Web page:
'X-Files' revival: 7 things we want to see
So The X-Files is finally coming back. But what kind of X-Files will we get? There was the originally series, which increasingly got tangled in its alien conspiracy mythology and then pretty much everybody agrees went a couple seasons too long. There were two movies. It’s been 13 years. There’s no details yet on what to expect other than Fox has ordered six episodes with original stars original stars David Duchovny and Gillian Anderson signed on to revive their iconic roles as paranormal investigating FBI agents Fox Mulder and Dana Scully.
But here is our seven hopes for the revival:
1. Stand-alone episodes: Fans are very divided between those who prefer the mythology episodes vs. the stand-alone hours. I usually go the other direction on this issue, wanting shows to be more serialized. But The X-Files often (not always, but often) worked best when telling singular stories — like “Ice,” “Die Hand Die Verletzt,” “Clyde Bruckman’s Final Repose” and the infamous “Home.” This would also make it easier for the show to attract new viewers. Creator Chris Carter may have hinted in his statement about the series order today that stand-alone episodes could be the plan: “The world has only gotten that much stranger, a perfect time to tell these six stories.” Or maybe not. Count this as the first of many bits of cryptic information we’re likely receive.
2. Focus on Mulder and Scully: Sort of a no-brainer, but let’s hope there isn’t an effort made to introduce new agents to potentially continue the franchise (no John Doggett and Monica Reyes, in other words).
3. Return to Vancouver: X-Files will start production this summer, but Fox won’t say where. With so many shows on TV filming in budget-conscious Vancouver nowadays — from ABC’s Once Upon a Time to The CW’s Arrow — there’s a temptation to want a fresh environment for the revival (like we saw in the globe-trotting first The X-Files feature film in 1998). And yet, it would be hard for X-Files to feel like X-Files if shot anywhere else.
4. Ditch Mulder and Scully’s romance: Mulder and Scully were awesome as investigative partners with some romantic chemistry. As actual romantic partners … not so much. Some will disagree, but if we’re picking up this story years later and we learn their relationship hadn’t worked out, it would add some playful tension and be more interesting if they’re back to being professional again. And you know, there was something that felt even more like kissing-your-sister than anything on Game of Thrones whenever this happened:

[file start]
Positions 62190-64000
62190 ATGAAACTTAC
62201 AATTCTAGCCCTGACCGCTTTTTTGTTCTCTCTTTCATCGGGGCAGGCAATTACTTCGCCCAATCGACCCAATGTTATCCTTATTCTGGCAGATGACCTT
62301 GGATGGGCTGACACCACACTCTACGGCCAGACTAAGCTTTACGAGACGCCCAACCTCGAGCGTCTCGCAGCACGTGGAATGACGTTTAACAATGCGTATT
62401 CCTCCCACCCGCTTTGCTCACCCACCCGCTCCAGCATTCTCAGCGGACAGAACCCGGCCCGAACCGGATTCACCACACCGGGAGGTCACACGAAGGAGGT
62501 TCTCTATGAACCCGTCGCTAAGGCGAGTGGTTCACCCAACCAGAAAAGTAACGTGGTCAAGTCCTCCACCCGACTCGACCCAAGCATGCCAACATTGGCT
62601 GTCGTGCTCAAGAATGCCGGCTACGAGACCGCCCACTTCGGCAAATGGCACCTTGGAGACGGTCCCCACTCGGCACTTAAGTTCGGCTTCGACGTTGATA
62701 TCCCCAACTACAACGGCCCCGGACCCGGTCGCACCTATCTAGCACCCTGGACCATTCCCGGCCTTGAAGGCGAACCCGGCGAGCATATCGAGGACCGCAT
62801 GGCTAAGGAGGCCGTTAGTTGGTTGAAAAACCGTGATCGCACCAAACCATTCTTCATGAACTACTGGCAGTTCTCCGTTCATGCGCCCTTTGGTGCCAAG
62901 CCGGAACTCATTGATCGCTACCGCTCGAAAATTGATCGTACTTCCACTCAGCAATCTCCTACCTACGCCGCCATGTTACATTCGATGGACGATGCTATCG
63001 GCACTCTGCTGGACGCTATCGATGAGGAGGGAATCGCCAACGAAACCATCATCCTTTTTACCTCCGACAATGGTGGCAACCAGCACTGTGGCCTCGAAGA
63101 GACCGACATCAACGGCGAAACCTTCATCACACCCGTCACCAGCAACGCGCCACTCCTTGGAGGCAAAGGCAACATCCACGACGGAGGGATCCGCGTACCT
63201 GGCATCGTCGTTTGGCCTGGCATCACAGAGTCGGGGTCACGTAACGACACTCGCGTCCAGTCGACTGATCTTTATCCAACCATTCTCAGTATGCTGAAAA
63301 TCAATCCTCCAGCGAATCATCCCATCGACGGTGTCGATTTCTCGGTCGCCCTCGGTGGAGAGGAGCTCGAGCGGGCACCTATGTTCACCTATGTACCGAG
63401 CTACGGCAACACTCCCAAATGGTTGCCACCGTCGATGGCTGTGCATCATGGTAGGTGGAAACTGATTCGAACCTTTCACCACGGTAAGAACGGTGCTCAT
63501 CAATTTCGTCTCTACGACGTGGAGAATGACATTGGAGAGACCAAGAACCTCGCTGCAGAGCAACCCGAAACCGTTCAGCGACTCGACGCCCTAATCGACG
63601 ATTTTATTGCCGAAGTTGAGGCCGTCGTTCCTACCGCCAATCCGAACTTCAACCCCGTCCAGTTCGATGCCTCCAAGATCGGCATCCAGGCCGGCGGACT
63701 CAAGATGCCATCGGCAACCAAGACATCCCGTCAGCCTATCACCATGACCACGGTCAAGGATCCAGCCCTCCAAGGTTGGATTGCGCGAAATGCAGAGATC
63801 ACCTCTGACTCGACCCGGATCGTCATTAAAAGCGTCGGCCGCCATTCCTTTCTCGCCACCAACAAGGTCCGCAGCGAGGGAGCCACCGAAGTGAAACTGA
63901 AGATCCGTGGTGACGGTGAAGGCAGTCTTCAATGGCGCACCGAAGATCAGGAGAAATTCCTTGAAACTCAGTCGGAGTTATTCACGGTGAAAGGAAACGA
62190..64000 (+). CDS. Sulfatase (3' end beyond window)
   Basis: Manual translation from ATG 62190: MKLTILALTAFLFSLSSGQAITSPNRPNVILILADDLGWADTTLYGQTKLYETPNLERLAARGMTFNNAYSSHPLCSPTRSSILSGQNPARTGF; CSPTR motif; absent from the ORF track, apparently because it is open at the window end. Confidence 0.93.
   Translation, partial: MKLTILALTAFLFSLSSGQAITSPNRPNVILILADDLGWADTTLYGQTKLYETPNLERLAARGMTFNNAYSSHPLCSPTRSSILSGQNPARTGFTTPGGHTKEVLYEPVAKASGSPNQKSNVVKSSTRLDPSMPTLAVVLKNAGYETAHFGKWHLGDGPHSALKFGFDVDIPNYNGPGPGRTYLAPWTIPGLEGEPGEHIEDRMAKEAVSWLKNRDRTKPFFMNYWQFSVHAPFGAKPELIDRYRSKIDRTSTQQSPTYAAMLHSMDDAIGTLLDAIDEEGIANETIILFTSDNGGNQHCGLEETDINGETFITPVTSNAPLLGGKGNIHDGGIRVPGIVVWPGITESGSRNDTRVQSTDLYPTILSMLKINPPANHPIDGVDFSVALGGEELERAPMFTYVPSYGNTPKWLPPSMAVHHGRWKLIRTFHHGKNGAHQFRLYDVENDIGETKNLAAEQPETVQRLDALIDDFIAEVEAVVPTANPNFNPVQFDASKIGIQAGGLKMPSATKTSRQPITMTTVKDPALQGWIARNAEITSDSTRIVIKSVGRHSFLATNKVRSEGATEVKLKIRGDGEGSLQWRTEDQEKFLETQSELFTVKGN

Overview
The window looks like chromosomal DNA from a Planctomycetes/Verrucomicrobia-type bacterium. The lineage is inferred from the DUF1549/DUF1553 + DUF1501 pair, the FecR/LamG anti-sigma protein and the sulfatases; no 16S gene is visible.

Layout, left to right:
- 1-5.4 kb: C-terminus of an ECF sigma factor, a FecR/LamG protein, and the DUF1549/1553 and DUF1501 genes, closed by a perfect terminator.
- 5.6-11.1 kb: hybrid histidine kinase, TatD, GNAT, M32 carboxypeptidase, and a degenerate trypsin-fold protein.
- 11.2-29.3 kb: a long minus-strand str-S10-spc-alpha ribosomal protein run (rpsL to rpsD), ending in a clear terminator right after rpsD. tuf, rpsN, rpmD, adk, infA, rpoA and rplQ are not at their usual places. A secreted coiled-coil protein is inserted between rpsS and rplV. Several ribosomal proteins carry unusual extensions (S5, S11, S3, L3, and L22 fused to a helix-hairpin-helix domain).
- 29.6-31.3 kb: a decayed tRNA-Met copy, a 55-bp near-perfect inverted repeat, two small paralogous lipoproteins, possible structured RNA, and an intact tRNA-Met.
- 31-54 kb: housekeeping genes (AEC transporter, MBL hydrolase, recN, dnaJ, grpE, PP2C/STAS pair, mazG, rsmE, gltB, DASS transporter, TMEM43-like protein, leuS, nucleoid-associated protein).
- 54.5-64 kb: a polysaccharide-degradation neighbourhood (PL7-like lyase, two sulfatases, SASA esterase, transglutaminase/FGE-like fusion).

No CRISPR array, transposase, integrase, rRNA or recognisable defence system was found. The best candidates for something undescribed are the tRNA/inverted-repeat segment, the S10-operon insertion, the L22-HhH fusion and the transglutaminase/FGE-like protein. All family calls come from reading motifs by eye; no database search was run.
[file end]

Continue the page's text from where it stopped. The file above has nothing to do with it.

5. Bring back the great writers: X-Files is known for having launched the careers of some incredible TV writers, such as Vince Gilligan (Breaking Bad), James Wong (American Horror Story), Howard Gordon (24), Darin Morgan (Fringe) and Alex Gansa (Homeland). It’s can be tricky to get certain names while they’re attached to existing projects, but hopefully Carter will be able to tap some of his original dream team to contribute an episode (who wouldn’t want to see a post-Walter White episode of X-Files by Gilligan?). On the other hand, ideally the show would seek out fresh names for other positions, such as a…
6. New supporting cast: I know most will disagree on this — as will the producers, I suspect — but hear me out: Is it better for Mulder and Scully to have a new boss they have to prove themselves to, or to be partnered once again with the supportive clench-jawed Assistant Director Skinner (Mitch Pileggi) who’s seen it all? Would it be better to have new villains, or to go back to Cigarette Smoking Man (William B. Davis)? (Surely he’s died of lung cancer by now?). Nostalgia makes us want to keep things the same, but it just wouldn’t make much sense to have all the same secondary characters still hanging around and they would make it tougher to leave behind the show’s cumbersome backstory and move forward.
7. Know when to stop: The X-Files became a cautionary tale for dragging out a series too long. With an order of only six episodes, there’s almost zero chance of that this time around. But could there be more episodes beyond this initial order? If the show does really well, it’s hard to imagine Fox wouldn’t make it happen. This is broadcast TV — success means more. But hopefully if the show does begin to feel exhausted again, Carter will know when to wrap things up.